For women planning to become pregnant in the future, surgery is often recommended, with laparoscopic surgery (the insertion of a thin lighted tube through a small incision in the belly) considered the most effective way to remove cysts or scar tissue.

For some women, endometriosis can cause severe pain and debilitating symptoms. In these serious cases, some women opt to have a hysterectomy the removal of the uterus and ovaries. But this decision should be carefully considered, as the surgery not only prevents future childbearing, but also leads to early menopause.


Infections of the vagina are extremely common, and most can be easily treated with medication.

It’s normal for some women to have a non-odorous discharge from the vagina during menstruation. But if you notice an abnormal discharge with an unpleasant odor, itching on the o utside of the vagina, pain during or after intercourse, or a burning sensation while urinating, you probably have a vaginal infection that requires medical attention.

The most common vaginal infections include candida (“yeast” infection), bacterial vaginosis, and viral vaginitis. These and other vaginal conditions can result from an infection or a change in the vagina’s normal bacterial balance. Improper hygiene, tight-fitting clothing, soaps and laundry detergents, and sexual transmission are just some of the possible causes. Medication is usually sufficient to treat a vaginal infection.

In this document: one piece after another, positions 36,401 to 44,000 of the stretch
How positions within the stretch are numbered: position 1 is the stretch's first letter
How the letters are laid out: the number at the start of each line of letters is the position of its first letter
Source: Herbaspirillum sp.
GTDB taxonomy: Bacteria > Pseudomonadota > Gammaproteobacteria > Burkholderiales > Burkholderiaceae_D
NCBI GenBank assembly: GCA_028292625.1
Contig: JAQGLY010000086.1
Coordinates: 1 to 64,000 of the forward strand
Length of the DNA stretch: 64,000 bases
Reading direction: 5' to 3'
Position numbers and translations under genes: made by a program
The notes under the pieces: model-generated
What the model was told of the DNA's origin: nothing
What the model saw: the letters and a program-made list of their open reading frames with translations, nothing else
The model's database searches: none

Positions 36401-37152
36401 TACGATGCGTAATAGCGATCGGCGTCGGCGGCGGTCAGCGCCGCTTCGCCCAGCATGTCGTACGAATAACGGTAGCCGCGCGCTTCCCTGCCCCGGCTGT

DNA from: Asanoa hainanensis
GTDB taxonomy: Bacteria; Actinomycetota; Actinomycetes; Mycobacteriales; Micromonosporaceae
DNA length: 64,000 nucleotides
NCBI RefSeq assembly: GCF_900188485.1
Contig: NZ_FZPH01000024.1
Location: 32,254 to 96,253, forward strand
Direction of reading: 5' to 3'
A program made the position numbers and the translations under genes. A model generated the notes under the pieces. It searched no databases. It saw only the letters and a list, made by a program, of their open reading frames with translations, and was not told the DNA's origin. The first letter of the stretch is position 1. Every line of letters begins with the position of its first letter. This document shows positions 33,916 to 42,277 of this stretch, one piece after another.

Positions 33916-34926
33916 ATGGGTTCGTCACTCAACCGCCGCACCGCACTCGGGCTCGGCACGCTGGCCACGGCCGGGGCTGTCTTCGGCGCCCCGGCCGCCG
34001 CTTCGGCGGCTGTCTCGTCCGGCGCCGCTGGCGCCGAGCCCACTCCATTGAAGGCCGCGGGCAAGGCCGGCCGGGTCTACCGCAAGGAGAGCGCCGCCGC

Different vaginal infections share many of the same symptoms, but each requires a different treatment. It’s important for women who experience any of these symptoms to consult a doctor for an examination and to rule out a more serious problem. And while most vaginal infections are not serious, some infections pose a risk to pregnant women and their unborn child, so they need to be especially vigilant about seeing their doctor as soon as they experience any infection symptoms.


Becoming pregnant can be difficult for many women even those in their prime childbearing years with no apparent health problems. It’s estimated that 1 in 10 couples experience infertility, defined as the inability to conceive after at least one year of trying. There are many possible causes for infertility, and a man’s fertility is as often the cause as a woman’s.

OB/GYN specialists have a number of diagnostic tools for both men and women to help trace the source of a couple’s infertility. Doctors also look at a couple’s family histories, as many fertility-related problems tend to run in families.